[The description of this monster was submitted to Rob Kuntz for inclusion in his Kalibruhn campaign setting back in 2002. The AD&D stats have just now been added.]
No. Appearing: 1-2
Armor Class: 7
Hit Dice: 2
Attacks: 2 hands
Special Attacks: 4 in 6 chance of surprise, Strength-draining poison (save vs. poison or lose 1-6 points per round, renders unconscious at 2), adhesive fingers (open doors check to break free), bites for 6 points of damage (unconscious foes only, automatic hits each round)
Treasure Type: Nil
The hunters of the northernmost forests of Kalibruhn share that terrain with many strange and dangerous beasts. One such predator is the melhukiskata, or "sap snatcher."
So stealthy is the melhukiskata that it is rare for one to be spotted on the move. Those who have seen them report that its body is three feet long, shaped like a weasel or badger, but can walk like a bear. It is covered with shaggy, grey-brown fur all over, down to the tip of its two-foot long tail. Its mouth is elongated and oddly eel-like, while its feet are wickedly taloned. The most unusual features of the beast, though, are its fingers -- for instead of forepaws, the melhukiskata has fingered hands. Odder still, the fingers are long and stiff, and grow out like antlers. The longest of these antler-like fingers yet seen on a melhukiskata were five feet long.
Tracking the melhukiskata is difficult, for when it does travel it often walks backwards, dragging its huge fingers behind it as if to sweep away its trail. Perhaps because of this so many folktales describe the melhukiskata as a clever animal. More likely, such behavior is instinctive. In no other regard does it appear to be smarter than a dog.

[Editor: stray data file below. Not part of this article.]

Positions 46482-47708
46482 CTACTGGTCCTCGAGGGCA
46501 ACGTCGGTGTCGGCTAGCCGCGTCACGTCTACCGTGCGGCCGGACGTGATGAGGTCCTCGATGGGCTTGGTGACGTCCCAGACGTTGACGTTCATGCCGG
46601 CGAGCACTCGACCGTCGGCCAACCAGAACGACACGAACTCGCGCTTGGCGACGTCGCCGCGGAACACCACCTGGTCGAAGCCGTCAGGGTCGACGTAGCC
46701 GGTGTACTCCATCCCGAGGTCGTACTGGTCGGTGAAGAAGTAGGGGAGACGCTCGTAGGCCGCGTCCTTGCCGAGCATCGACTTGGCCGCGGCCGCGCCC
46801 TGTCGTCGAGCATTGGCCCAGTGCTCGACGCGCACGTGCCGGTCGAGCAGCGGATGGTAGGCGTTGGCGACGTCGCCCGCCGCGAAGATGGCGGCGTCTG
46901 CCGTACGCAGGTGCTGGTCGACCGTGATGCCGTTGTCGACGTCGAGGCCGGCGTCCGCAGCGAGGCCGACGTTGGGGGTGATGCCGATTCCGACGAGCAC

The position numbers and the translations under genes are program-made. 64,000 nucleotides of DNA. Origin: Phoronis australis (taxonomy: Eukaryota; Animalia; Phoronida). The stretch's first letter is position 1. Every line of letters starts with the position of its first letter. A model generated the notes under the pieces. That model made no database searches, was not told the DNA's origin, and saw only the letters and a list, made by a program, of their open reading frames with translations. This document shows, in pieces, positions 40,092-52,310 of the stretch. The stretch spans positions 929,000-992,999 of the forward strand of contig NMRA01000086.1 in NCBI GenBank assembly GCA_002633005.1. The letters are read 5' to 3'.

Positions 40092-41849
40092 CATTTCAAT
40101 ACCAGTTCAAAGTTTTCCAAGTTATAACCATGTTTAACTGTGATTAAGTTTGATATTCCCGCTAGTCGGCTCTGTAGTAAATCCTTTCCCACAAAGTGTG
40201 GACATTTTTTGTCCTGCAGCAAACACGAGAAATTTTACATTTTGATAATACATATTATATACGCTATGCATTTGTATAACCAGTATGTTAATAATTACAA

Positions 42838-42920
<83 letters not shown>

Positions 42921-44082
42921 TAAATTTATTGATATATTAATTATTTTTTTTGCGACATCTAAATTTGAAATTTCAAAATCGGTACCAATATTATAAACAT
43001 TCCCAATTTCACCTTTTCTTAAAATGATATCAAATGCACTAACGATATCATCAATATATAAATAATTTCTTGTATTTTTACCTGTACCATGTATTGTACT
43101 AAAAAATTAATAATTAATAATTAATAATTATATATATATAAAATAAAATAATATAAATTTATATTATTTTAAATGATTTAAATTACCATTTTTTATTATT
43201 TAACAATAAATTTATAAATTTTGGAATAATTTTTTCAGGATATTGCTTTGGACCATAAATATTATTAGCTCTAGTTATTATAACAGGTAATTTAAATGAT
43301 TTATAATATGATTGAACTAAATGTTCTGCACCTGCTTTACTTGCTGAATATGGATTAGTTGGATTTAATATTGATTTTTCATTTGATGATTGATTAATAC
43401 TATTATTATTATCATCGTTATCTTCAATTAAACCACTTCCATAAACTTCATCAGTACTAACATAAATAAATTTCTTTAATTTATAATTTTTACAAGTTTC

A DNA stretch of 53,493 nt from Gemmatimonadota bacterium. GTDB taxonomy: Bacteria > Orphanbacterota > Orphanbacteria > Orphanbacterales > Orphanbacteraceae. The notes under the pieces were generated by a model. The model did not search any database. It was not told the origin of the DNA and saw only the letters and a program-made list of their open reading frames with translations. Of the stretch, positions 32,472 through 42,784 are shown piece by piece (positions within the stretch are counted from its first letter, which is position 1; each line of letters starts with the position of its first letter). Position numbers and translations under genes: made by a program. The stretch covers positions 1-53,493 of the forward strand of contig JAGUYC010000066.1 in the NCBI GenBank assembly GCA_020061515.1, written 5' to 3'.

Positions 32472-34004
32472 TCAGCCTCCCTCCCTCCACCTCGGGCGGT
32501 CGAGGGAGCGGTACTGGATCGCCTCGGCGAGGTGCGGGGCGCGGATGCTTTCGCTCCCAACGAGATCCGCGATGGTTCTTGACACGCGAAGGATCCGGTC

The unwary traveler through a deep forest is unlikely to notice the melhukiskata, obscured by underbrush, fallen leaves and branches, or just partially underground in a hole of its own digging. At a distance, the beast's enormous fingers look like tree branches or broken antlers. Only when its prey draws near does it raise its hands and strike. The anticipation of the hunt causes the melhukiskata's fingers to exude a sticky adhesive that only looks like tree sap. The sap-like adhesive dripping off the fingers also serves as a strength-draining poison. Most victims will, when caught by its hands, thrash around and cut themselves on the sharp edges, allowing this poison into their blood. The melhukiskata anchors itself with its talons, waiting until the victim grows too weak to continue this game of tug-of-war. The melhukiskata then relaxes, ending the flow of poisonous secretion. Once it dries, the melhukiskata can let go and move closer to eat. Its eel-like mouth can latch onto its prey, in case the victim's strength returns before the beast is done feasting.
Baron Karza by Pat Broderick
8 hours ago